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LEVETIRACETAM IS INDEPENDENTLY ASSOCIATED WITH FATIGUE IN ADULT GLIOMA OUTPATIENTS
  1. Karolis Zienius1,
  2. Alasdair Rooney2,
  3. Robert Grant3
  1. 1Victoria Hospital Kirkcaldy, Fife
  2. 2University of Edinburgh
  3. 3Edinburgh Centre for Neuro-Oncology, Western General Hospital, Edinburgh

Abstract

Aims To identify the frequency and severity of fatigue in adults with cerebral glioma, and its association with anti-epileptic drugs (AED).

Methods Cross-sectional study. Stable glioma patients attending Edinburgh Neuro-Oncology clinic completed a fatigue Visual Analogue Scale (range 0-100mm, “high” >=60 mm). AED type and dose were recorded.

Results One hundred and sixty six patients were enrolled (61% males; mean age 49 yrs; 70% high-grade glioma). Among all patients, 43% reported high fatigue (95% CI 35–50%). Sixty eight percent were taking AEDs (58% of which were non enzyme inducing). Levetiracetam (LEV) was the most common AED. LEV monotherapy correlated with higher fatigue levels (mean=57 mm, SD 5.2, 95% CI 46–67 mm), compared with other AEDs (mean=43 mm, SD 3.9, 95% CI 35–50 mm, ANCOVA p=0.04). Patients taking LEV had poorer Karnofsky Performance Scores (KPS, Mann–Whitney p=0.03). The effect of LEV on fatigue was independent of KPS (LR p<0.0001, R2= 27.7, OR 2.7 [1.1–6.2]).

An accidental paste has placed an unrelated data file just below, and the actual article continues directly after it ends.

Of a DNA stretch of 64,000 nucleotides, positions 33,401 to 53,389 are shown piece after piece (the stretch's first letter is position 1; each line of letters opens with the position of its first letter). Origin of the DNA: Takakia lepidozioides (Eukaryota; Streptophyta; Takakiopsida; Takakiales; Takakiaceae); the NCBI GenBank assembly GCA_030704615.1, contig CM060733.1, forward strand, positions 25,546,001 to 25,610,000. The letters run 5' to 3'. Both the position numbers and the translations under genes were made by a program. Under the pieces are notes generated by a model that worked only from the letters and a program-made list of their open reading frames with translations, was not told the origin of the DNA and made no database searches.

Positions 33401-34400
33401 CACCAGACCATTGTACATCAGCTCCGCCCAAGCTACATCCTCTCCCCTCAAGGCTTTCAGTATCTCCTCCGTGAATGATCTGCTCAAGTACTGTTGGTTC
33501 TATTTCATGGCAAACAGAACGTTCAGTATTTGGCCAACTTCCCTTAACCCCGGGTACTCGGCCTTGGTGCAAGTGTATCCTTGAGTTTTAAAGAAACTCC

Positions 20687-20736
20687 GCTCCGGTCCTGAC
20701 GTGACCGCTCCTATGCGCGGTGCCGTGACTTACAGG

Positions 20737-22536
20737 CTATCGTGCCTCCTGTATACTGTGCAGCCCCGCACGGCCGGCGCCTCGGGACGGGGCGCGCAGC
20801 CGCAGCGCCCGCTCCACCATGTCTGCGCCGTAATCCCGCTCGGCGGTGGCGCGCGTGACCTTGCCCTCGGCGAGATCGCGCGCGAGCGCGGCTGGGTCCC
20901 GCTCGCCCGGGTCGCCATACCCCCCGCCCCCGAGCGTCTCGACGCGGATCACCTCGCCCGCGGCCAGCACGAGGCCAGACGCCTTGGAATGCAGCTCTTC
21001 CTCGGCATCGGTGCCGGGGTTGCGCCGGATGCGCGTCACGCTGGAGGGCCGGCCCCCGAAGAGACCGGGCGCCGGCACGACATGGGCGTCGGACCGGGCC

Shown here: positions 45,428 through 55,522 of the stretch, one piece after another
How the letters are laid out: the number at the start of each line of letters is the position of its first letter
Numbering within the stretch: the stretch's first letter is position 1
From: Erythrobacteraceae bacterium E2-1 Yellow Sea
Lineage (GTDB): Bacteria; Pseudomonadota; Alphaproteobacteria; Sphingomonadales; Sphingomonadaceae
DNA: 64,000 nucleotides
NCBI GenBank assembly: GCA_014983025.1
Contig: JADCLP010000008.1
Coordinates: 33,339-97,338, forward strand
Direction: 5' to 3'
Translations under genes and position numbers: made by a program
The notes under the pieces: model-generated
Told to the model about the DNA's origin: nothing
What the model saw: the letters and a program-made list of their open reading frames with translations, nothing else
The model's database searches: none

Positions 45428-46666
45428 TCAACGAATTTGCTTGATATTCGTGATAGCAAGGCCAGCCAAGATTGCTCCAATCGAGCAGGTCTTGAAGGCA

Conclusions Glioma patients on levetiracetam therapy are more fatigued than patients on other or no anti-epileptic therapy. Changes to AED medications may benefit patients with troublesome fatigue.

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